I experienced this firsthand recently when a co-worker told me she and her husband were purchasing a Labrador puppy and asked for my advice on health and veterinary care. She and her spouse have done what every new pet owner should do – researched breeds, thoroughly vetted and visited the breeder, watched training videos, studied nutrition labels, asked for time off when they bring the puppy home – but when I mentioned being sure to give the puppy heartworm preventive, she had no idea what I was talking about. She knew nothing about how heartworm is transmitted, the seriousness of the disease and how prevalent it is in our area, or how easily it can be prevented. Lesson learned: never assume!

At this time last year, many clinics were forced to delay or postpone annual heartworm tests due to Covid-19 restrictions. The American Heartworm Society (AHS) recommends veterinarians revert to established guidelines this year. If tests were delayed, they should be rescheduled as soon as possible to get pets back on their annual screening program. If any lapse in giving preventive occurred, the AHS recommends a follow-up test six months later.

This is a great time for clinics to contact those customers and get them back on track this year. At the same time, checking in with new pet owners to answer questions and provide information will strengthen customer loyalty. An excellent resource to recommend – and to use yourself – is the CAPC website: capc.org. The Parasite Prevalence Maps show infection risks throughout the country; the free Parasite ID app has images and information on 100-plus internal parasites. The Quick Product Reference Guide is a comprehensive list of products and their indications. Bookmark it now! The CAPC’s pet owner website is petsandparsites.org.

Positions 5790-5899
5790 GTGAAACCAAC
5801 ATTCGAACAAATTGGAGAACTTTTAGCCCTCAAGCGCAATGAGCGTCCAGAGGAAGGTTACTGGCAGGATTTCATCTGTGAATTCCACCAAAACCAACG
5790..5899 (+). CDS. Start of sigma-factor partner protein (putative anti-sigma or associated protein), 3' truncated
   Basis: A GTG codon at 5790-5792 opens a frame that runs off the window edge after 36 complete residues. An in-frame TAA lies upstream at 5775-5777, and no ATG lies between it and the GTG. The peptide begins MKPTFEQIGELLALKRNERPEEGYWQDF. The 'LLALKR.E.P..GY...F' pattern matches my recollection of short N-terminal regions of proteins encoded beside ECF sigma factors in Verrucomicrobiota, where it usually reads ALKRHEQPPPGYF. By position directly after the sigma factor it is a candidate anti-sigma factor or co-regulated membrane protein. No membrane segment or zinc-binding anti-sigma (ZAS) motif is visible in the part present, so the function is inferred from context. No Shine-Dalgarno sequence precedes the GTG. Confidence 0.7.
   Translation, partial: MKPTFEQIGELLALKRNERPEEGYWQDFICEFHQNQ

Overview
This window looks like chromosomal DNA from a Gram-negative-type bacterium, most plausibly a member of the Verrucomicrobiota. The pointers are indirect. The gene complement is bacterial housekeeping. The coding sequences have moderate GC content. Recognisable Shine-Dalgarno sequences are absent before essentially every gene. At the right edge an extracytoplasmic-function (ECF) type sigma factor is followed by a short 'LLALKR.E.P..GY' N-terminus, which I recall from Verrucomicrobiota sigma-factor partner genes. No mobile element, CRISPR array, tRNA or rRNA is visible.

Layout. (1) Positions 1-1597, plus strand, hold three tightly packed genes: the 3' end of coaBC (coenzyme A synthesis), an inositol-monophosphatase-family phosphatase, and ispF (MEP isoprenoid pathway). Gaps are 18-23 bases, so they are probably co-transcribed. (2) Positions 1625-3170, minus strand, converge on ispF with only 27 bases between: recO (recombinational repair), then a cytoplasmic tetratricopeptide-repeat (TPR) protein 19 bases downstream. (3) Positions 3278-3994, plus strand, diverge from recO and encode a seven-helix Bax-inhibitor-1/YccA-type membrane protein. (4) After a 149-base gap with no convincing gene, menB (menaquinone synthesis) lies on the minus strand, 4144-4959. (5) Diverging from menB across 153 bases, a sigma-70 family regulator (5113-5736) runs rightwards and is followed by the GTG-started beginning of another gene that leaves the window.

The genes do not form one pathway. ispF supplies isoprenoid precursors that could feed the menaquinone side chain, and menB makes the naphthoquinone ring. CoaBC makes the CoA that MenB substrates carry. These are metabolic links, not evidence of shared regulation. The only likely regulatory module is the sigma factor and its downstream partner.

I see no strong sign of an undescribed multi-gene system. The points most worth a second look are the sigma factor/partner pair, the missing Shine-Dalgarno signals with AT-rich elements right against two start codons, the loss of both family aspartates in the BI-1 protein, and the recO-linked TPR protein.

Educating pet owners about the dangers of parasites and vector-borne diseases to both humans and animals plays a critical role in our industry. Helping your veterinary customers provide the best products and information for effective parasite prevention and treatment gives pet owners the ability to protect their entire family and become loyal, appreciative customers.

Photo credit: istockphoto.com/PK-Photos